It’s been seven months—seven months—since I last posted a blog entry.
So much has happened in 7 months.
The biggest being that I lost my younger brother, Stephen, to suicide. Not a day has gone by that this hasn’t affected me. Blogging about life in Uzbekistan pales next to that. It seems so unimportant, really.
But, sola resurgit vita—Latin for “life alone goes on.” This is a line from an obscure Cat Stevens song that has always resonated with me. It seems especially meaningful these days…
OK. So, where to begin? Life in Uzbekistan right now is very smoky. Everyone here burns their leaves, which, when added to the usual auto exhaust and other air pollution, leads to rather dense air. Nothing like Delhi, mind you, but bad enough that I haven’t been out running for a few weeks. When it rains (ANY day now, they say!), things will clear up, and I can run again without fear that I am doing more harm than good.
After a year and a few months, I am finding myself seeing more of the nuances of life in this remote Central Asian country. Instead of thinking “just strange” when I see some Uzbek way of doing things, I begin to understand how the Uzbek way came into being, and how it might make sense.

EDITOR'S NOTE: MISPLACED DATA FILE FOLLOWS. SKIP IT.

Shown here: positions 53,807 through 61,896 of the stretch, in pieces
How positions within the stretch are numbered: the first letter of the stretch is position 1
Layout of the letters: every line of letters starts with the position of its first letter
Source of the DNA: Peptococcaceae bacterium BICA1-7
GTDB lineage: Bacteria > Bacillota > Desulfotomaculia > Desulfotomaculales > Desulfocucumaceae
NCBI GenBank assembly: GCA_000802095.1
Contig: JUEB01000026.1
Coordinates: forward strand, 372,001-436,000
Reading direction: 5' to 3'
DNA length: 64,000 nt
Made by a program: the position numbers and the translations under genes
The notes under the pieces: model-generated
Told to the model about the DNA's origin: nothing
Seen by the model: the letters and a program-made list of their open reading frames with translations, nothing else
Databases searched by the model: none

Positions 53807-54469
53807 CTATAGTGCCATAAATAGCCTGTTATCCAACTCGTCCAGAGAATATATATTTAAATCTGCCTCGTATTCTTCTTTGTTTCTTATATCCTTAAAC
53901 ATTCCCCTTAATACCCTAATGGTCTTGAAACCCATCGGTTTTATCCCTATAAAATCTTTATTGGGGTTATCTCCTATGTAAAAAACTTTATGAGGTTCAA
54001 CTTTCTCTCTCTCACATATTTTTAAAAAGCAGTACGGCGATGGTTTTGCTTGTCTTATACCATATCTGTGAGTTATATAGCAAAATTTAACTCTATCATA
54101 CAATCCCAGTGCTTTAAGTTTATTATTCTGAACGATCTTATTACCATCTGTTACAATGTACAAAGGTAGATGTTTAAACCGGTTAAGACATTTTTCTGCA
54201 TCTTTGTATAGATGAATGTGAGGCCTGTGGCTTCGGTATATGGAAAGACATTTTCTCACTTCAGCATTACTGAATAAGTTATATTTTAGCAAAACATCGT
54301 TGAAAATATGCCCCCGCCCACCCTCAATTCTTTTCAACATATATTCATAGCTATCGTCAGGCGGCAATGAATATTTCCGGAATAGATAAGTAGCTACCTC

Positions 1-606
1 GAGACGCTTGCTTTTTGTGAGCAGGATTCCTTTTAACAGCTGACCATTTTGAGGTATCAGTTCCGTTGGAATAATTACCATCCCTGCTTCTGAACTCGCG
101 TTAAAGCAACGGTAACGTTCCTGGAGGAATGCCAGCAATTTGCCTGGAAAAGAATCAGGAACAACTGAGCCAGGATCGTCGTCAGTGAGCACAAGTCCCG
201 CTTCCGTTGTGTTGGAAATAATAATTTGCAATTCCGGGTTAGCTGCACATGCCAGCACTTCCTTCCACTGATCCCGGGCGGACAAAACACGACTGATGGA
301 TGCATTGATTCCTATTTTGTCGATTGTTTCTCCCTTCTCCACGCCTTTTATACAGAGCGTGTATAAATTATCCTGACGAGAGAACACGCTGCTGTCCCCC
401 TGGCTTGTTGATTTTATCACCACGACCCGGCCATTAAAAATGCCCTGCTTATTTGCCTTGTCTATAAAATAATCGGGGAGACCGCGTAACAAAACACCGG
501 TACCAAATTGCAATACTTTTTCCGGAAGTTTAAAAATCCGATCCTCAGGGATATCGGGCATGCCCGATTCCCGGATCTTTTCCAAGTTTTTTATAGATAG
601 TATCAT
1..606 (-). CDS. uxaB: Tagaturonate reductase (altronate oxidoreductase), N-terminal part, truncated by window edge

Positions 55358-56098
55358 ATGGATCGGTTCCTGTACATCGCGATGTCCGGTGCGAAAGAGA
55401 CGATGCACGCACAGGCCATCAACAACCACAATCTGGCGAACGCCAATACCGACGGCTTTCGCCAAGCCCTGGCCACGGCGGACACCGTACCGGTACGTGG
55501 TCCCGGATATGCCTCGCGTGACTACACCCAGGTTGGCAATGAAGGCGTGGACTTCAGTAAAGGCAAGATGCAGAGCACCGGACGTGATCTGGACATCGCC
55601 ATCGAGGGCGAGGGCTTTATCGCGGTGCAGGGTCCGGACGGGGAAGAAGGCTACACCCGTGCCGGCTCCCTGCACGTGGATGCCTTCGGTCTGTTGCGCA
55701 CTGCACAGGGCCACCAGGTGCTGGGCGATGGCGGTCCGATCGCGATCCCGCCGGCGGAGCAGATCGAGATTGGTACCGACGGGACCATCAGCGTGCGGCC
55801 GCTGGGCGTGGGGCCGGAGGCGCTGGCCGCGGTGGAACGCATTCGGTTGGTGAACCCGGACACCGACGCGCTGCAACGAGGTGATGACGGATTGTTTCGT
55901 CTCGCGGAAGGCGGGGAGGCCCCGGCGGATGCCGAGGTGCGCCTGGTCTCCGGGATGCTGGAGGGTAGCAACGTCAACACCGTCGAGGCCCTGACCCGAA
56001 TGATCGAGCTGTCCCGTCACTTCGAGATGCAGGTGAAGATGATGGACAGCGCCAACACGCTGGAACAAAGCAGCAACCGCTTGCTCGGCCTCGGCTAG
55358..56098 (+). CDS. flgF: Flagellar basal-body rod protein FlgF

For example, I have complained about the crazy Uzbek drivers on this blog before, but as I have become accustomed to life here, I have adjusted my expectations, and can anticipate the kinds of situations that will occur—and they don’t seem so crazy any more. Traffic here does have its crazy aspects, but then again, so does American traffic. I am able to drive around here without much difficulty. (Long aside: It helped a great deal for me to realize that the appropriate metaphor for Uzbek traffic was water in a stream. When there is something in the stream that blocks the flow—like a branch or a rock on the side of the stream—the water piles up behind it, and then eventually pushes around to one side or the other. This is EXACTLY what happens on Uzbek roads. Someone stops on the side of the road, and the cars back up behind him and then push around him, causing everyone else to adjust. Understanding this makes it a lot easier to manage.)
What it all comes down to, is the fact that things here aren’t necessarily worse than they are in other places. They are definitely different, though!
Well, OK, it would be nice if the air weren’t quite so dirty.